The Court of Appeal (Sir Terence Etherton MR, with whom the other members concurred) disagreed with that interpretation. While it is conventional in cases of this nature to read ambiguity in policy wording so that it complies with the minimum requirements of the RTA, what the Judge had done was not merely to ensure that the policy met with those requirements. While it did widen the cover by, for example, removing the requirement that the insured be “in” the vehicle, it also narrowed the scope of cover by inserting a requirement as to the “use of the vehicle” which was not there, and not justified by the policy wording.

The better interpretation (mirroring Art 12(3) of the Directive) was that the policy engaged “if there is an accident involving your vehicle”. On that reading, Mr Holden was entitled to an indemnity.

Did the fire arise out of the “use of” the vehicle?

This part of the decision was therefore, strictly speaking, unnecessary, but the Court had heard extensive argument on it.

The first instance Judge had held that the fire did not arise out of the “use of” the vehicle; that it was not a normal function of a car to undergo repair. It was not being operated in any way (so driving it to test a repair would be a different matter, as might running it to test the engine). The vehicle here was not being used – it was immobile and partly off the ground so that it could be worked on.

The Court of Appeal again disagreed. The European Court of Justice in Vnuk v Zavarovalnica Triglav D.D [2016] RTR 188 emphasised that the concept of “use” in Article 3 must be construed consistently with the policy aims of the Directive, being protecting the victims of accidents caused by motor vehicles, and liberalising the movement of persons and goods with a view to achieving the internal market. The CJEU interpreted “use” as including “any use” consistent with a vehicle’s “normal function”.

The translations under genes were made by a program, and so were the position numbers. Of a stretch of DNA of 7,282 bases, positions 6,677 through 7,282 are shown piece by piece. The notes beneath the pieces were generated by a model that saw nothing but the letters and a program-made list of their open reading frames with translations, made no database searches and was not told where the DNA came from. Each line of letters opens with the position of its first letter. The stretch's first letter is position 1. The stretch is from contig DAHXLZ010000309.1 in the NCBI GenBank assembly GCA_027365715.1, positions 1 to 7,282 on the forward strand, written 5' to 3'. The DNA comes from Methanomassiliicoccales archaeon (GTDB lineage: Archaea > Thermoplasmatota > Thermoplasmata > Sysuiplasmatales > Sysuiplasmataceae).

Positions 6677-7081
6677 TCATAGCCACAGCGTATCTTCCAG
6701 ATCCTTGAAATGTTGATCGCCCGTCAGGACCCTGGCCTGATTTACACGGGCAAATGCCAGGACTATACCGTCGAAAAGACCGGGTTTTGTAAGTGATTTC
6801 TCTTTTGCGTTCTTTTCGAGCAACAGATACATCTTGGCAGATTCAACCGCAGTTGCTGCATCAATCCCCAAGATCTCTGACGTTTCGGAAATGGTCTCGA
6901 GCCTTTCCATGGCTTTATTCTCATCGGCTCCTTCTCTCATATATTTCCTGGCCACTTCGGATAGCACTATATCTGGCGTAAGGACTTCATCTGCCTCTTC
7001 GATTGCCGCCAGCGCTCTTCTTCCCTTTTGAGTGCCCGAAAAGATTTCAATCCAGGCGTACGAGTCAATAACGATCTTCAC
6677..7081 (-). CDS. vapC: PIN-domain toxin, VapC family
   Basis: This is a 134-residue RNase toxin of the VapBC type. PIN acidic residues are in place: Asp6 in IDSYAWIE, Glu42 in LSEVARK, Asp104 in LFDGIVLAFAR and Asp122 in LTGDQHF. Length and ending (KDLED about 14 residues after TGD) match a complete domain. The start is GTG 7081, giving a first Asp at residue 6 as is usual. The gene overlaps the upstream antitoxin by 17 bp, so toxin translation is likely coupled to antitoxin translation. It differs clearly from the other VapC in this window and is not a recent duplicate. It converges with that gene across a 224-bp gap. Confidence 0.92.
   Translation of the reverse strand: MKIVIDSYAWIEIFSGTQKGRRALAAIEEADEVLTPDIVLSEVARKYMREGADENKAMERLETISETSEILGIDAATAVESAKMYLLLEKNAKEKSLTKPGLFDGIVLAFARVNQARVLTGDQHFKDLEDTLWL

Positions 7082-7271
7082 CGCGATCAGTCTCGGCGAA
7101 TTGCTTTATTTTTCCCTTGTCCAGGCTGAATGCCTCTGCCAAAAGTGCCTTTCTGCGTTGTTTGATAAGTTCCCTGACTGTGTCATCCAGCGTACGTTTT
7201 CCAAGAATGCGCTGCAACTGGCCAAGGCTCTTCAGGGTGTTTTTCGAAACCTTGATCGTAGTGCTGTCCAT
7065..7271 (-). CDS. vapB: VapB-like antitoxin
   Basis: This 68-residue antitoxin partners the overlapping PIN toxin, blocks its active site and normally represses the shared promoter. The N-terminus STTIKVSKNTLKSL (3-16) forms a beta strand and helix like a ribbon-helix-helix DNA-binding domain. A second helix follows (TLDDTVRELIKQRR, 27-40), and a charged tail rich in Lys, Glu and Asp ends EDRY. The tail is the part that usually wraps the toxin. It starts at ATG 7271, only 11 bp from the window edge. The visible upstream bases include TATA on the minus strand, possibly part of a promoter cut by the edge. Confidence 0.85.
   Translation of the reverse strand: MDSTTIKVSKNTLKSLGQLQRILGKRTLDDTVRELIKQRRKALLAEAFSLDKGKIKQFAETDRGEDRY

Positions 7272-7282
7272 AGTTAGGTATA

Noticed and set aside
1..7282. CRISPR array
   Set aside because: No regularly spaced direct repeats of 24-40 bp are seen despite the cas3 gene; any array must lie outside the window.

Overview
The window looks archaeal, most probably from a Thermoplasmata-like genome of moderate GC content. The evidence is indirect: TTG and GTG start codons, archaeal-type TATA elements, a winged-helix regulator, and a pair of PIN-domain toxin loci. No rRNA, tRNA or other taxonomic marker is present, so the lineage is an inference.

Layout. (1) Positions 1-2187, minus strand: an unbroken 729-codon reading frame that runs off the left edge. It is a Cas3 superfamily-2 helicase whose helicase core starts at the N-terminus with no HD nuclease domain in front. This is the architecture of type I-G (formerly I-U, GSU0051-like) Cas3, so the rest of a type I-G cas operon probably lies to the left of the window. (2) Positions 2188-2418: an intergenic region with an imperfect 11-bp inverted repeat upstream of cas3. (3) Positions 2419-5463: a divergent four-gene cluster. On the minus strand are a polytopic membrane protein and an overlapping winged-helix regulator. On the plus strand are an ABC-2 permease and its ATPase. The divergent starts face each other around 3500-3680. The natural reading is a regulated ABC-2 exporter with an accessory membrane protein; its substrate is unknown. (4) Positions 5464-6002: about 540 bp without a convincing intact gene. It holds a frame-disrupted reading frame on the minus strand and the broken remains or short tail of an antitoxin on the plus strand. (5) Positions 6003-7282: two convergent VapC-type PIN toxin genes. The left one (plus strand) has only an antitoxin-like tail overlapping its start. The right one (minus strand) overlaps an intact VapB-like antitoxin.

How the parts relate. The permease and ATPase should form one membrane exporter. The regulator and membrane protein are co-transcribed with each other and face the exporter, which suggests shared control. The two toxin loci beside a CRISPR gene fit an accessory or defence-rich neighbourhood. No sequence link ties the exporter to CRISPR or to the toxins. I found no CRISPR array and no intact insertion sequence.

Applying a “purposive” interpretation, the majority considered that:-

“the repair work carried out by Mr Holden, in order to put his car into a safe and good working condition and so enable his car to pass its MOT, which it had just failed, and so enable him to continue to drive it, was a use of the car consistent with its normal function


In the light of its decision on the first issue, and the Court of Appeal’s decision on the second issue was, strictly, obiter. To the extent that UKI were liable in what might be seen as unusual circumstances, that arose from what was undoubtedly loose policy wording. It might fairly be observed that business standards encouraging the use of ‘plain English’ in insurance policies have not been conducive to clarity in this case.

The Court of Appeal’s decision on the second issue is, at first sight, difficult. If the meaning given to the concept of “use” is that which a normal speaker of the English language would give it, HHJ Waksman’s interpretation must surely be right. However the message from the Court of Appeal is that this is not the correct approach, and the RTA’s European background landscape must not be ignored. In practice this means that “use” is not excluded if a car is parked or even inoperable. It is worth nothing that the liability need only “arise out of” the use, enabling a wider casting of the net.

The Court of Appeal doubtless considered the second part of the decision to be consistent with a slew of domestic and Commonwealth cases which seek, perhaps, to do individual justice where a serious personal injury is caused in a circumstances connected to a vehicle. In Wastell v Woodward (unrep. 27.02.17) a Queen’s Bench Master held that where the owner of a burger van caused an accident crossing the road having erected a sign to point to the van parked in a layby, that arose out of his “use” of the vehicle. It was not necessary that the vehicle be used as a vehicle. That decision, and this, illustrates the difficulty in locating a principled approach to these multi-faceted ‘out of the norm’ motor accident cases.